The new release of dose, apart from a few bug fixes, ships a new and improved version of dose-builddebcheck (man page). All the improvements done to dose-builddebcheck are from a set of patches submitted by Johannes Schauer in the context of the Bootstrap GSoC. We are still actively working on this.
Recently we did a bit of clean up of our git repositories and now thanks to roberto's efforts we have a new shiny git repository on the inria forge and two mailing lists to discuss development and user questions.
If you are a user, or interested in dose development, please sign up to these mailing lists:
if you already have a copy
Last year we invited David to work with us for a few days to add a generic interface to apt to call external solvers.
Finally the dose3 libraries and tools landed in testing this weekend. We solved a couple of bugs already and it seems nobody complained too loudly. If you used the edos tools in the past you might be interested to check out our new tools in the package dose-extra.
Actually @mancoosi we will be delighted to ear about you experience with our tools and how to make them better and more useful.
Thanks to Ralf's work, dose3 has been just accepted in debian experimental !!!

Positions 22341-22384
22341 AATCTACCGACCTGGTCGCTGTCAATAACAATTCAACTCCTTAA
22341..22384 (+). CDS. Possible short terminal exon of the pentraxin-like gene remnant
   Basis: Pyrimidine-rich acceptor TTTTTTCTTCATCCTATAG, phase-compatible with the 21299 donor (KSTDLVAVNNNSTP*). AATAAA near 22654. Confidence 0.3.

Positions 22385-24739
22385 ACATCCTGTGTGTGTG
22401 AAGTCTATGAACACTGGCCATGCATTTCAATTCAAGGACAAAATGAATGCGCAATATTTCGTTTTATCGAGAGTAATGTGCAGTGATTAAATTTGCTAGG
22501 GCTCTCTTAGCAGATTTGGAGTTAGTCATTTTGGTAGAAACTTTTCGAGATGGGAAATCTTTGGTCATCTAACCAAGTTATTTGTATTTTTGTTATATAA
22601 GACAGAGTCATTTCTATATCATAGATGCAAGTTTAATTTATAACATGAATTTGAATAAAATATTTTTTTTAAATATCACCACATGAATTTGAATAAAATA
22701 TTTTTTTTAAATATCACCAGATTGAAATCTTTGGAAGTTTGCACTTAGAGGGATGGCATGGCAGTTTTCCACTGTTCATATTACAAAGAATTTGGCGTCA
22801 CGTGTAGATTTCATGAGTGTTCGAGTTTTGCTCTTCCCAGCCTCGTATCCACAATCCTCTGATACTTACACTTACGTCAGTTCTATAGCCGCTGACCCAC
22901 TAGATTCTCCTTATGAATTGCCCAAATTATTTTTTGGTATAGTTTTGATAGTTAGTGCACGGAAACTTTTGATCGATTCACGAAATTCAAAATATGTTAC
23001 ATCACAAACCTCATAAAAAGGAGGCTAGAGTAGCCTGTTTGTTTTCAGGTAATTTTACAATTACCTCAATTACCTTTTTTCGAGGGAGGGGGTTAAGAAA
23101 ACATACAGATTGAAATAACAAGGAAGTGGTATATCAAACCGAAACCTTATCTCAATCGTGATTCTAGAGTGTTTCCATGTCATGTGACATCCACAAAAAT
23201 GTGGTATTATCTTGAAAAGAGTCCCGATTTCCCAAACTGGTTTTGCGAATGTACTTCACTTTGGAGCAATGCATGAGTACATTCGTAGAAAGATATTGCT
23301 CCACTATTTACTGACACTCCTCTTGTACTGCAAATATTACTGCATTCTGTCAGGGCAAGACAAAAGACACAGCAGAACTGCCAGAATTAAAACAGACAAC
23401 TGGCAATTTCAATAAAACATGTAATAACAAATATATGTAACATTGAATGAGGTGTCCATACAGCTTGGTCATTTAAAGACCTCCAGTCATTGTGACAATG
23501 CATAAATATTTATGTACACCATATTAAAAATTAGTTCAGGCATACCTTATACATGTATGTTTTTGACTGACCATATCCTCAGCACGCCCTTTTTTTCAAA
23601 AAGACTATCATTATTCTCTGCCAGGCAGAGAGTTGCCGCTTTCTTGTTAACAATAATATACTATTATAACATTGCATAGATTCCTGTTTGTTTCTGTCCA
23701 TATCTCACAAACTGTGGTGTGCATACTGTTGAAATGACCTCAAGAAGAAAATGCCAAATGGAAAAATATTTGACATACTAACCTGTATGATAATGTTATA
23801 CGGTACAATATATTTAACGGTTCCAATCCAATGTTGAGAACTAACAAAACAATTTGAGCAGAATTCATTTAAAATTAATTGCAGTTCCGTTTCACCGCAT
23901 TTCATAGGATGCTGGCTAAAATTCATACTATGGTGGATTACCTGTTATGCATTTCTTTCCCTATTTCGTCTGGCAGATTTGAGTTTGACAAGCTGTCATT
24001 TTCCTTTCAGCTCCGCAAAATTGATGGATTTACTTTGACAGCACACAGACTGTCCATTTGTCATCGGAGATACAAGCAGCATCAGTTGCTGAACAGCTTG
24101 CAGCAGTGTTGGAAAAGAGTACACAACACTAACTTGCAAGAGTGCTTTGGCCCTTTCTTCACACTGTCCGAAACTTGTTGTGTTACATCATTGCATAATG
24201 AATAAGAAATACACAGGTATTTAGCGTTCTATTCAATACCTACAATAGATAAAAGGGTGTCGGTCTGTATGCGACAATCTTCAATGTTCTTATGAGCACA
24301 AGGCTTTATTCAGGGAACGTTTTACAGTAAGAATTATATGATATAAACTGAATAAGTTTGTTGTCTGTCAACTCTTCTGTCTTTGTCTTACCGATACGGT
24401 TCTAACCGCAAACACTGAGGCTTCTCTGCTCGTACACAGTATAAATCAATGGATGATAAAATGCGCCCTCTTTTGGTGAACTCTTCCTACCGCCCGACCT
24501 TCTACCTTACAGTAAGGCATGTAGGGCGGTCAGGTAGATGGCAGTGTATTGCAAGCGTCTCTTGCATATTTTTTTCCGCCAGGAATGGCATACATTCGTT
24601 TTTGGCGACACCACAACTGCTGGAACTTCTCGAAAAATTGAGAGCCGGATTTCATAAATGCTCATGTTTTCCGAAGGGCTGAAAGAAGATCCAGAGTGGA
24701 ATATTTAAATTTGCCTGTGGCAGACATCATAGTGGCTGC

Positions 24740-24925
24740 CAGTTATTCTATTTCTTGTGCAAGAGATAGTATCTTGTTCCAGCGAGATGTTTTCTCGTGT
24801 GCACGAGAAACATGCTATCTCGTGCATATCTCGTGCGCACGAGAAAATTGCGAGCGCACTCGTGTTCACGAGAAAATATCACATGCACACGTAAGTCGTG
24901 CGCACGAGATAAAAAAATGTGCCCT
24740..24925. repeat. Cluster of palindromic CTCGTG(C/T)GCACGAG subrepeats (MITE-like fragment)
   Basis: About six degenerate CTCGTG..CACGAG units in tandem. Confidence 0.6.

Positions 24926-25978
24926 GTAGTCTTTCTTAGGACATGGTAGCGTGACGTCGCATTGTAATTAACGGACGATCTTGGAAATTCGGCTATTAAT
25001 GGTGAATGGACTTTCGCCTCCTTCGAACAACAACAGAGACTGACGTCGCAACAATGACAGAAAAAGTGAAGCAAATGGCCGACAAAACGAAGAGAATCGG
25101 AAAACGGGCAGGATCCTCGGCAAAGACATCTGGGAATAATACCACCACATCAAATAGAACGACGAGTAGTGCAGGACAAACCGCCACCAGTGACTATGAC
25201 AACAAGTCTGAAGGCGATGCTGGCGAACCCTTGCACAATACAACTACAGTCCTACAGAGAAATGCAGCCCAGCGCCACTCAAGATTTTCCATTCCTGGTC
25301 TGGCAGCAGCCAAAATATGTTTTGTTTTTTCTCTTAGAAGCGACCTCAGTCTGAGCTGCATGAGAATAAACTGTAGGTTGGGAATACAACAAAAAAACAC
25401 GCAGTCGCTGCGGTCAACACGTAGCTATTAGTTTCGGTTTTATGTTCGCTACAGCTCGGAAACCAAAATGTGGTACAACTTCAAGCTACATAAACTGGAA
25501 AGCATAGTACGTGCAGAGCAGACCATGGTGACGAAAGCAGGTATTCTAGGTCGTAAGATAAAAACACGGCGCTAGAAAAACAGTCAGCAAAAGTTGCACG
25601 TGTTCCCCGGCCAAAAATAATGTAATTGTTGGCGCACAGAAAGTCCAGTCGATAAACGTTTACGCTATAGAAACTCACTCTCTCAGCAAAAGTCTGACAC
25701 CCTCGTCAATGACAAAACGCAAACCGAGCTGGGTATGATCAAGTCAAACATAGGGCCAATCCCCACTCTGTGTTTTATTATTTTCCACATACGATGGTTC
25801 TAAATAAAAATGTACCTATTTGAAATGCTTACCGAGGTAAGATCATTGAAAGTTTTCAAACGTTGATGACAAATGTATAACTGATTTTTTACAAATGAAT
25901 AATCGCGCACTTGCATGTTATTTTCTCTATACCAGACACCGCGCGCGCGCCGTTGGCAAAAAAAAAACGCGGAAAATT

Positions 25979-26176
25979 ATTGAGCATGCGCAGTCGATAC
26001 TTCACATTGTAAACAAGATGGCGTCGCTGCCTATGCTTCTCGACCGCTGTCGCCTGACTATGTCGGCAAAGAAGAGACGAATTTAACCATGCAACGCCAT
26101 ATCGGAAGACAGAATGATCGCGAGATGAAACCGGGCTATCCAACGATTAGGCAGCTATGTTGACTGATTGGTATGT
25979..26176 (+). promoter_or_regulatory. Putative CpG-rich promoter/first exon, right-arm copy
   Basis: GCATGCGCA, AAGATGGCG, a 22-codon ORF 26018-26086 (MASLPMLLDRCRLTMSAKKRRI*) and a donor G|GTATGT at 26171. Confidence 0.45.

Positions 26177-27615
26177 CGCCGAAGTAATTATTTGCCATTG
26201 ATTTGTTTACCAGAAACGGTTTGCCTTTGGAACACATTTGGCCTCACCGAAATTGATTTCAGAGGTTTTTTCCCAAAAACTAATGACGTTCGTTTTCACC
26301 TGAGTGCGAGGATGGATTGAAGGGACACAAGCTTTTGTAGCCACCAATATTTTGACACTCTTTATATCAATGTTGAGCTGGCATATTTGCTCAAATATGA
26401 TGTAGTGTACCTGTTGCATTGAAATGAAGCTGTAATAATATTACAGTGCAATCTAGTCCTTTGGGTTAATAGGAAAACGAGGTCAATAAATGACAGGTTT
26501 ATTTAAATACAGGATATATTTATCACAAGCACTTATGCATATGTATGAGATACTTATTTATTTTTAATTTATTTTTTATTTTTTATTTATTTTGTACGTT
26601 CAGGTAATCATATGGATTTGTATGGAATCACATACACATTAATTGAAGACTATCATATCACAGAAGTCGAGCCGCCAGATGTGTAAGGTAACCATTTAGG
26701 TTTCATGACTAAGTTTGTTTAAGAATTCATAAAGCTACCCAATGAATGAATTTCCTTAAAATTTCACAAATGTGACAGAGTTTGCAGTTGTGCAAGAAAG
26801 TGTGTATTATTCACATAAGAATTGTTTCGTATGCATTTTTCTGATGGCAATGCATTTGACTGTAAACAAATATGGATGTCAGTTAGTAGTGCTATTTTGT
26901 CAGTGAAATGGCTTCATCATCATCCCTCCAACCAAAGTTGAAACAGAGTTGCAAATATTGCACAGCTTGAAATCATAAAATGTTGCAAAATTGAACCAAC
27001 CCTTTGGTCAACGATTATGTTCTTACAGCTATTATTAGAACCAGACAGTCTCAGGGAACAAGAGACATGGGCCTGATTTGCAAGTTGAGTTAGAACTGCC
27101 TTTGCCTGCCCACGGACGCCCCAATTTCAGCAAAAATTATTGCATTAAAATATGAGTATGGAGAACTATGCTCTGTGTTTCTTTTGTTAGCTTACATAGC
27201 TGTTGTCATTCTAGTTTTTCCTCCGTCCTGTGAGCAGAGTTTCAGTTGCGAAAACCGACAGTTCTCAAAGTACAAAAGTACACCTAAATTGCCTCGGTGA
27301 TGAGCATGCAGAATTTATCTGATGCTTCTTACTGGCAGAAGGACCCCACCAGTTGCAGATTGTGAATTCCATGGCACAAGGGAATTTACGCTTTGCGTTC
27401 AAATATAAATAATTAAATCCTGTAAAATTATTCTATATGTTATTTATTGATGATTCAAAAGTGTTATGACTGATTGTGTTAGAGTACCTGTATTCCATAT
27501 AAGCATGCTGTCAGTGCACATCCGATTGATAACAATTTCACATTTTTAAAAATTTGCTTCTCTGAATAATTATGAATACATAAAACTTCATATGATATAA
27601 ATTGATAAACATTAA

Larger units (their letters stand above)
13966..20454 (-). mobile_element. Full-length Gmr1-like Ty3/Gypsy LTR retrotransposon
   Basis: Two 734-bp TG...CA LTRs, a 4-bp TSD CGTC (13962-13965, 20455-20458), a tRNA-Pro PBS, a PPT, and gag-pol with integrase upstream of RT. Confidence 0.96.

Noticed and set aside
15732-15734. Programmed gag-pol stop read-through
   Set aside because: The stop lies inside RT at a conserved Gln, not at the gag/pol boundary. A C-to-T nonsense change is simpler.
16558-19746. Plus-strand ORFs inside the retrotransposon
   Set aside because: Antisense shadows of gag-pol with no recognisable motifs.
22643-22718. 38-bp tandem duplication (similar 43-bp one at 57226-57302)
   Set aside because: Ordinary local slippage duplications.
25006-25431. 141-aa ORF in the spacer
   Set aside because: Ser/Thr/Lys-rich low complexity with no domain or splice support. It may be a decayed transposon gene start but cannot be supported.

Lately I've been concerned about the performances of dose3. Soon we will have a package in the official debian archive (containing the new distcheck) and we also plan to use dose3 as foundation of an upcoming apt-get future (external solvers !). This week I tackled a couple of problems.
First I wanted to understand the poor performances of my parser for the debian Packages format. The parser itself (written by J. Voullion for dose2) is a home brewed parser, it uses a Str based tokenizer and it is pretty efficient.
This is the second post about distcheck. I want to give a quick overview of the differences between edos-distcheck and the new version. First despite using the same sat solver and encoding of the problem, Distcheck has been re-written from scratch. Dose2 has several architectural problems and not very well documented. Adding new features had become too difficult and error-prone, so this was a natural choice (at least for me). Hopefully Dose3 will survive the Mancoosi project and provide a base for dependency reasoning.
A while ago I wrote about the new distcheck tool upcoming in dose3. I've recently updated the proposal on the debian wiki to reflect recent changes in the yaml data structure. The idea was to remove redundant information, to make it easier to read and at the same time include enough details to make it easy to use from a script. I'll write down a small example to explain the format.
During the last two days I spent some time to implement part of the proposed features for distcheck/ edos-distcheck. Since everybody is at debconf and talk is silver, but code is gold, I hope that a real implementation can get the ball rolling and get us closer to a stable release of the next generation of edos/mancoosi tools.
In particular this post is about the new YAML output format for distcheck. The rational to use YAML is to have a data structure that is at the same time human and machine friendly.